The April Increases You Don't Know About

Andrew Willis

Andrew Willis

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11 Mar 2020

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From 6 April 2020, tribunal awards and redundancy rates will increase. We take a look at the new figures below.

6th April rates

The ones you know

Every April, the National Minimum Wage (NMW) changes. The latest rates are as follows:

  • A 6.4% increase from £3.90 to £4.15 for apprentices
  • A 4.6% increase from £4.35 to £4.55 for under-18s
  • A 4.9% increase from £6.15 to £6.45 for 18-20 year olds
  • A 6.5% increase from £7.70 to £8.20 for 21-24 year olds
  • A 6.2% increase from £8.21 to £8.72 for 25-year-olds and over

If you’re familiar with employment law, you’ll already know these changes. If you’d like a more in-depth analysis of these rates, as well as changes to ‘family friendly’ leave pay, statutory sick pay, click here.

However, even the most on-the-ball employers might miss some of the other changes coming in on the 6th.

The ones you don’t

The government have announced new unfair dismissal rates that will come into effect next month. Now, the maximum amount of unfair dismissal compensation claimants will be able to get is £104,659. This could prove to be highly challenging for an employer if ever faced with this situation. Rates are outlined in full below:

  • Basic award for unfair dismissal increases from a maximum of £15,750 to £16,140
  • Compensatory award for unfair dismissal increases from a maximum of £86,444 to £88,519*
  • Additional award for unfair dismissal increases from a maximum of £27,300 to £27,976
  • Week’s pay for redundancy purposes increases from a maximum of £525 to £538
  • The maximum for overall statutory redundancy pay increasing from £15,750 to £16,140
  • Statutory guarantee pay is also to increase from £29 to £30.

* Claimants can receive this as a maximum if their annual earnings exceed this figure

These changes represent a relatively large increase in employment rates. You could face significant compensation pay-outs, to this end, avoid being in this situation as much as possible.

Rates increase annually to reflect inflation, but they show no sign of slowing down. Treat this as a warning.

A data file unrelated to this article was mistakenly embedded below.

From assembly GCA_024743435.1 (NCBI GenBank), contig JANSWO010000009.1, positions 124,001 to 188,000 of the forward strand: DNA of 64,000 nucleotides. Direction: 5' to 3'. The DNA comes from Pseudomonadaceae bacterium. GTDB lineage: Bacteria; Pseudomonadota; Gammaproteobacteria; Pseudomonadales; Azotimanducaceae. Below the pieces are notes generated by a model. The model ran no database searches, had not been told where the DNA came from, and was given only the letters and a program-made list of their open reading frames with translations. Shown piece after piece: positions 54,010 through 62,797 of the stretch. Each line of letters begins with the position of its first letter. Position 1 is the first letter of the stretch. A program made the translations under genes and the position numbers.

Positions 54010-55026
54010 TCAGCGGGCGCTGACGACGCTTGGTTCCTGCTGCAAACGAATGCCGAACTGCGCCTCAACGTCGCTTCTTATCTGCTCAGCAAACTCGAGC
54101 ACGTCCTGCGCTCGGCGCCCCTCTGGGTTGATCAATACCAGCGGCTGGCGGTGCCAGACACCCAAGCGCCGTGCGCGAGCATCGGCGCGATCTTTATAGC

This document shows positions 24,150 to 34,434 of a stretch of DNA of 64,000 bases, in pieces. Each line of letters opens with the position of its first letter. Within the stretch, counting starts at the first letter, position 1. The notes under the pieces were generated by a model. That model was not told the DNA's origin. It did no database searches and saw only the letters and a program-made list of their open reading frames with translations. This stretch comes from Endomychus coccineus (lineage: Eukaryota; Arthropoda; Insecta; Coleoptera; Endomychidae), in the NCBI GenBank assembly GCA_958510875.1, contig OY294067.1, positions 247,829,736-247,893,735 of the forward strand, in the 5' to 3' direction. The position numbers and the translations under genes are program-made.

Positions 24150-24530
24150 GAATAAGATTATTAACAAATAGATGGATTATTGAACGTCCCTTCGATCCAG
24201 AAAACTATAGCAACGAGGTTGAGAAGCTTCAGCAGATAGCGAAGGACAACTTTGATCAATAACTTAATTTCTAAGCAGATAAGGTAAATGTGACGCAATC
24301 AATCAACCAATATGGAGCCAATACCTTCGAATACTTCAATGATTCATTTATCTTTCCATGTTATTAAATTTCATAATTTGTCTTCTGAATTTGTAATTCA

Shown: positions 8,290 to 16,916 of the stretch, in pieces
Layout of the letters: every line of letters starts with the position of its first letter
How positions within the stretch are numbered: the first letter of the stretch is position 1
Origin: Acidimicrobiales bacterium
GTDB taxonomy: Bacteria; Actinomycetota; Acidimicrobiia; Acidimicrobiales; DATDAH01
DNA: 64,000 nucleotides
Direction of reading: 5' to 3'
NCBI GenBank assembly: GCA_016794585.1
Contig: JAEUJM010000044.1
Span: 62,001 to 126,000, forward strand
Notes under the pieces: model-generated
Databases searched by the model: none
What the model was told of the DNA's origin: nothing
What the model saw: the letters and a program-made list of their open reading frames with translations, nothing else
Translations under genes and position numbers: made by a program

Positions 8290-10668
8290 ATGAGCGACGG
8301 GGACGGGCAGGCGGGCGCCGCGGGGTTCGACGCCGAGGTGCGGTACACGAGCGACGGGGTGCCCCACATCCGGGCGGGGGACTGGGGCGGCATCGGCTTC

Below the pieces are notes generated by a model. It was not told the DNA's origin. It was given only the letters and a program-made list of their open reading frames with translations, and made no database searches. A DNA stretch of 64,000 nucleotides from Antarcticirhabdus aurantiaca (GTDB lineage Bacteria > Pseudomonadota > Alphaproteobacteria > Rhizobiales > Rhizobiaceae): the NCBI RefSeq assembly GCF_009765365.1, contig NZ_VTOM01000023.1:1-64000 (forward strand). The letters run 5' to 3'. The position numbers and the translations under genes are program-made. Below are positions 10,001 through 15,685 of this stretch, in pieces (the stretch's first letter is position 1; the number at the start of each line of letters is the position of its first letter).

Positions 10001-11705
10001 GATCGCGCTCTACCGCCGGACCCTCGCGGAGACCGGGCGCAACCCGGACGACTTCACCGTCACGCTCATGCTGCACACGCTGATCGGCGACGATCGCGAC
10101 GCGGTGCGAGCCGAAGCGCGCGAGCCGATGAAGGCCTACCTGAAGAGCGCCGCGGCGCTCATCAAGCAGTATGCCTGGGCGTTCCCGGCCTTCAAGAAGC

What do these changes mean for me?

The rise in statutory guarantee pay is small. However, it’s likely to receive a lot of attention due to the ongoing coronavirus outbreak. It’s a possibility that organisations may face laying off staff due to business closure. Those with a lay-off clause in their contract would be able to provide this form of pay for the period for a maximum of five days for every three months the business is closed. In the absence of such a clause, any period of lay-off will need to be at full pay.

One more you might not know

Finally, an increase to the lower earnings (LEL) limit has been announced, from £118 to £120. Initially, news of this increase was delayed. Organisations will likely welcome this confirmation.

The LEL is the lowest weekly threshold for employees to qualify for state benefits. These include:

  • Basic State Pension
  • Additional State Pension
  • New State Pension
  • Maternity Allowance
  • Bereavement Support Payment

Now you know…

Get the support you need to ensure you don’t fall foul of any rate increases. Naming and shaming is on the cards, as is a costly tribunal claim and fines. Don’t leave it until the rates go up, ensure you’re paying your employee correctly by calling 01455 858 132 and speaking to an employment law expert.

About the Author

Andrew Willis

Andrew Willis is the senior manager of the Litigation and Employment Department and assumes additional responsibility for managing Croner’s office based telephone HR advisory teams, who specialise in employment law, HR and commercial legal advice for small & large organisations across the United Kingdom.

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